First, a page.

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ORIGINAL ARTICLE
Year : 2015  |  Volume : 18  |  Issue : 2  |  Page : 282-286

Evaluation of the scope and practice of oral and maxillofacial surgery in Nigeria


1 Department of Oral and Maxillofacial Surgery, College of Medicine, University of Ibadan, Ibadan, Nigeria
2 Department of Oral and Maxillofacial Surgery, University of Port Harcourt, Port Harcourt, Nigeria
3 Department of General Dental Practice, University College Hospital, Ibadan, Nigeria

Correspondence Address:
O O Gbolahan
Department of Oral and Maxillofacial Surgery, College of Medicine, University of Ibadan, Ibadan
Nigeria
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Source of Support: None, Conflict of Interest: None


DOI: 10.4103/1119-3077.151068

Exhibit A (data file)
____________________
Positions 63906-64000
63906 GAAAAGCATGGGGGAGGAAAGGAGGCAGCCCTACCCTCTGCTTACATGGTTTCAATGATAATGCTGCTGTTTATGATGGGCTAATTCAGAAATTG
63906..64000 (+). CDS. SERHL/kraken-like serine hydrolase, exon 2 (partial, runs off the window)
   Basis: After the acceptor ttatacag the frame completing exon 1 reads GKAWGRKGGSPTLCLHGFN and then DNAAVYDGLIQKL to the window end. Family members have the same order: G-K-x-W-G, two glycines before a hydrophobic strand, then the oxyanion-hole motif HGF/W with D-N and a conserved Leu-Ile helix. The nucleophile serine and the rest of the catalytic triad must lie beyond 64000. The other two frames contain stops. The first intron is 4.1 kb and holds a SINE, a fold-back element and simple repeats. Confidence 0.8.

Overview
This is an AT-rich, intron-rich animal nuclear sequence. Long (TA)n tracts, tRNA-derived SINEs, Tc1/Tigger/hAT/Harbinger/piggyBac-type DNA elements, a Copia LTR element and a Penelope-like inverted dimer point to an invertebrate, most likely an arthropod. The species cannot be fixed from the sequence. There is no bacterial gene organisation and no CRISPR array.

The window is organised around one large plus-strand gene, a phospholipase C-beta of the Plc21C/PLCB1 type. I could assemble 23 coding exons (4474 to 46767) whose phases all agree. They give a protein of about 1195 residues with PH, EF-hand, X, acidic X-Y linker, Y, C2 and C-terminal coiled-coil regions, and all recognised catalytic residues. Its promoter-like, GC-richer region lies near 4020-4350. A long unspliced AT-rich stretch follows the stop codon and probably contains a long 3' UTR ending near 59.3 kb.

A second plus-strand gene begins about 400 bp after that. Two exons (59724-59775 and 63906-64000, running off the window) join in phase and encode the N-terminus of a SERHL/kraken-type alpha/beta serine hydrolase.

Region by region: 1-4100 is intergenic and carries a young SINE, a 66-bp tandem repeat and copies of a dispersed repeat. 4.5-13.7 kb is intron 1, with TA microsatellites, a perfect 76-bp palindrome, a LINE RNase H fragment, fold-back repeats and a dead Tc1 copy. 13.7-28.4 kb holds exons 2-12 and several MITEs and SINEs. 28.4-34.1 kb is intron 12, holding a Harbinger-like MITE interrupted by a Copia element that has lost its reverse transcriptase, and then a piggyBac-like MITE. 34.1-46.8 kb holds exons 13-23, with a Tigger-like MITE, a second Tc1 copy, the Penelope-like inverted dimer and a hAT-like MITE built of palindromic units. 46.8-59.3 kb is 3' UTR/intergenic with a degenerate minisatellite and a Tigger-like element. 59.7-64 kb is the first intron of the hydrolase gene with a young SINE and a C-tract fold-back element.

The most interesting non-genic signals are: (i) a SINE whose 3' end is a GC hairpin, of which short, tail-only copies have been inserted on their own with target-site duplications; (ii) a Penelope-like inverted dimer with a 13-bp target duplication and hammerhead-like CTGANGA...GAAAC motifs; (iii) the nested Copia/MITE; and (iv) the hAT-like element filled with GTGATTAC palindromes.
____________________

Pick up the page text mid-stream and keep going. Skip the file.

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Background: Oral and maxillofacial surgery is still evolving, with the scope of practice in Nigeria inadequately determined. Aims and Objectives: This study aims to ascertain the level of practice in various parts of the country vis-a-vis the global trend and factors influencing the scope in Nigeria. Design of the Study: Cross-sectional. Setting: The study was carried out at the University of Ibadan. Participants included all the maxillofacial surgeons on the mailing list of the Nigerian Association of Oral and Maxillofacial Surgeons and Practicing in Nigeria as at December, 2012. Materials and Methods: Structured questionnaires were delivered to all on the mailing list of the Nigerian Association of Oral and Maxillofacial Surgeons. Respondents were asked to provide information about their demographics, years of practice, areas of practice and factors influencing the choice of practice among others. Nonresponders were reminded a month after initial contact. Data were entered into a personal computer and variables analyzed using descriptive statistical analysis. Results: Thirty-two (56%) of the 57 questionnaires were returned. Most respondents were aged 41-45 years ( n = 11, 34.4%). Twenty-six (81.3%) were males, whereas 6 (18.8%) were females. Twenty respondents (62.5%) practiced in the teaching hospitals. Eighteen respondents (56.3%) practiced in the south-west geopolitical region. Twelve respondents (37.5%) were the only maxillofacial surgeons in their centers. 81.3% routinely practiced traumatology against 15.6% for implantology. Seventy-eight percent ( n = 25) had satisfactory facilities for traumatology, dentoalveolar surgery, and cleft repair surgery, while facilities were least satisfactory in implantology and orthognathic surgery (15.6% and 12.5%, respectively). The highest single factor influencing choice/area of practice was financial reward (100% of respondents). Fifty percent ( n = 16) claimed not to have had adequate training in their area of interest. Most respondents (93.8%) believe the greatest challenge facing oncological maxillofacial surgery in Nigeria was late presentation of patients. Conclusion: The scope of practice of oral and maxillofacial surgery is largely limited in the country relative to what obtains globally.


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